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This is a heart-breaking story of the fall and destruction of Jerusalem. Josephus was an eye-witness, even a participant, in the tragic events that started this long and bitter exile. He describes how the Jews were engaged in a struggle of one faction against another: truly, causeless hatred led to the destruction of the Temple. Josephus was a Roman captive at the time. He tried to persuade his people to surrender, so as to avoid the destruction of the city, their lives, and the Temple. All to no avail. The reader can hear the sincerity of Josephus' plea, and also see how his words would seem to be those of a traitor to those who were defending the city against the merciless Romans. Of course we know how the story ends, and that makes the story all the more tragic to hear.
As an addendum to the story, Josephus brings the only classical account of the resistance and martyrdom at Massada. The Jews chose mass suicide rather than decimation and slavery at the hands of the Romans. A pottery shard now in a museum in Jerusalem bears the name of the leader of the Zealots who defended Massada. This was probably the token by which was chosen the man who would be the last to take his own life at Massada.
This is ideal reading for Jews who want to prepare themselves spiritually during the three weeks leading up to the observance of Tisha B'Av, the anniversary of the destruction of the Temple. Christians will find it an interesting account of the military and political scene in Jerusalem just a few decades after the ministry of Jesus. People of a more secular bent will also find this an interesting account of a major turning point in history.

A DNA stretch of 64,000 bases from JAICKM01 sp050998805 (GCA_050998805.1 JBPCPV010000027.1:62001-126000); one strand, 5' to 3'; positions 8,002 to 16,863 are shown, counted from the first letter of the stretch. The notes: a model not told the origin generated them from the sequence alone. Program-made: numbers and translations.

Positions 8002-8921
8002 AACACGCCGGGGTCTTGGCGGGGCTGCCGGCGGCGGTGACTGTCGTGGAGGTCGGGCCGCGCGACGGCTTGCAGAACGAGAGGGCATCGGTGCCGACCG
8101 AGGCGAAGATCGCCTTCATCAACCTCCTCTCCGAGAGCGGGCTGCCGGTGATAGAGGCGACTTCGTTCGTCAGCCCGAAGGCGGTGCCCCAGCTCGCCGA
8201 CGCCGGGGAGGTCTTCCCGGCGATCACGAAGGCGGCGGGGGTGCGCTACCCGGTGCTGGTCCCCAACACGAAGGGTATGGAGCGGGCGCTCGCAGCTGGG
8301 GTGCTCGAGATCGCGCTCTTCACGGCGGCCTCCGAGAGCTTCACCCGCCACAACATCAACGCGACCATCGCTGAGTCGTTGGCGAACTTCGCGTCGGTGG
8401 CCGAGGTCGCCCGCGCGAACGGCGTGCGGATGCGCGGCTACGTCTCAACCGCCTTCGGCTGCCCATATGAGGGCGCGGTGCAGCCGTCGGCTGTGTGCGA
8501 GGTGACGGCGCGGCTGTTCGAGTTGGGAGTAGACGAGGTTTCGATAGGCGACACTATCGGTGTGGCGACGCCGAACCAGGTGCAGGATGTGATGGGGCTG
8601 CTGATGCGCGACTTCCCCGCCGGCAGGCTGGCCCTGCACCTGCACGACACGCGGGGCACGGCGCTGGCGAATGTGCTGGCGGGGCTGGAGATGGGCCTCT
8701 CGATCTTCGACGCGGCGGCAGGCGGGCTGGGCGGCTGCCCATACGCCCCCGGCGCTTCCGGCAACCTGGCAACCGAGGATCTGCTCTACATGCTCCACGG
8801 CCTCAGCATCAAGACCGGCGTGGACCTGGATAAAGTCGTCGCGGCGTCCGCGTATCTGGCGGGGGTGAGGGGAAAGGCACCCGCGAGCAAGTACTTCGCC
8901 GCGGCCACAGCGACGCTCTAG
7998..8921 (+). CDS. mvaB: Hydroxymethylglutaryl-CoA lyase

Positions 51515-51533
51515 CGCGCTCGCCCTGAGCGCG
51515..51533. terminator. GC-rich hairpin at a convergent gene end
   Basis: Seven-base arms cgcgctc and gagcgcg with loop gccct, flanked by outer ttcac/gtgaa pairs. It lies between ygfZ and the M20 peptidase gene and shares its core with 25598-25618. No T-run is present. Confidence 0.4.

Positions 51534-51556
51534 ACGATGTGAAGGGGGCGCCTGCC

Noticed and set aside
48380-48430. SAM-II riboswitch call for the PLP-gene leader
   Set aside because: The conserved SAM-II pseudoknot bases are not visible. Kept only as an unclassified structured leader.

25 of 28 people found this review helpful
This is a great book, but the sound is horrible! I only was able to bear the strugle to listen to the words because I was really interested in listening to Josephus. Honestly you really have to pay much attention ( a real struggle ) to really understand certain parts of the book.
Anyway, the book itself shows by the words of Josephus himself how that wicked generation of 70AD was brought to destruction. It's hard not to feel indignation against that generation as you listen to Josephus eyewitness account of what they did to each other. According to Josephus, it was like God himself was bringing destruction upon these people and the temple. Apparently a repeat chastisement as took place by the Babylonians of 607BC. Wether you are a Jew or a Christian, this is a very good book to read. Although I would rather read the written version rather than listening to this horrible recording.
2 of 3 people found this review helpful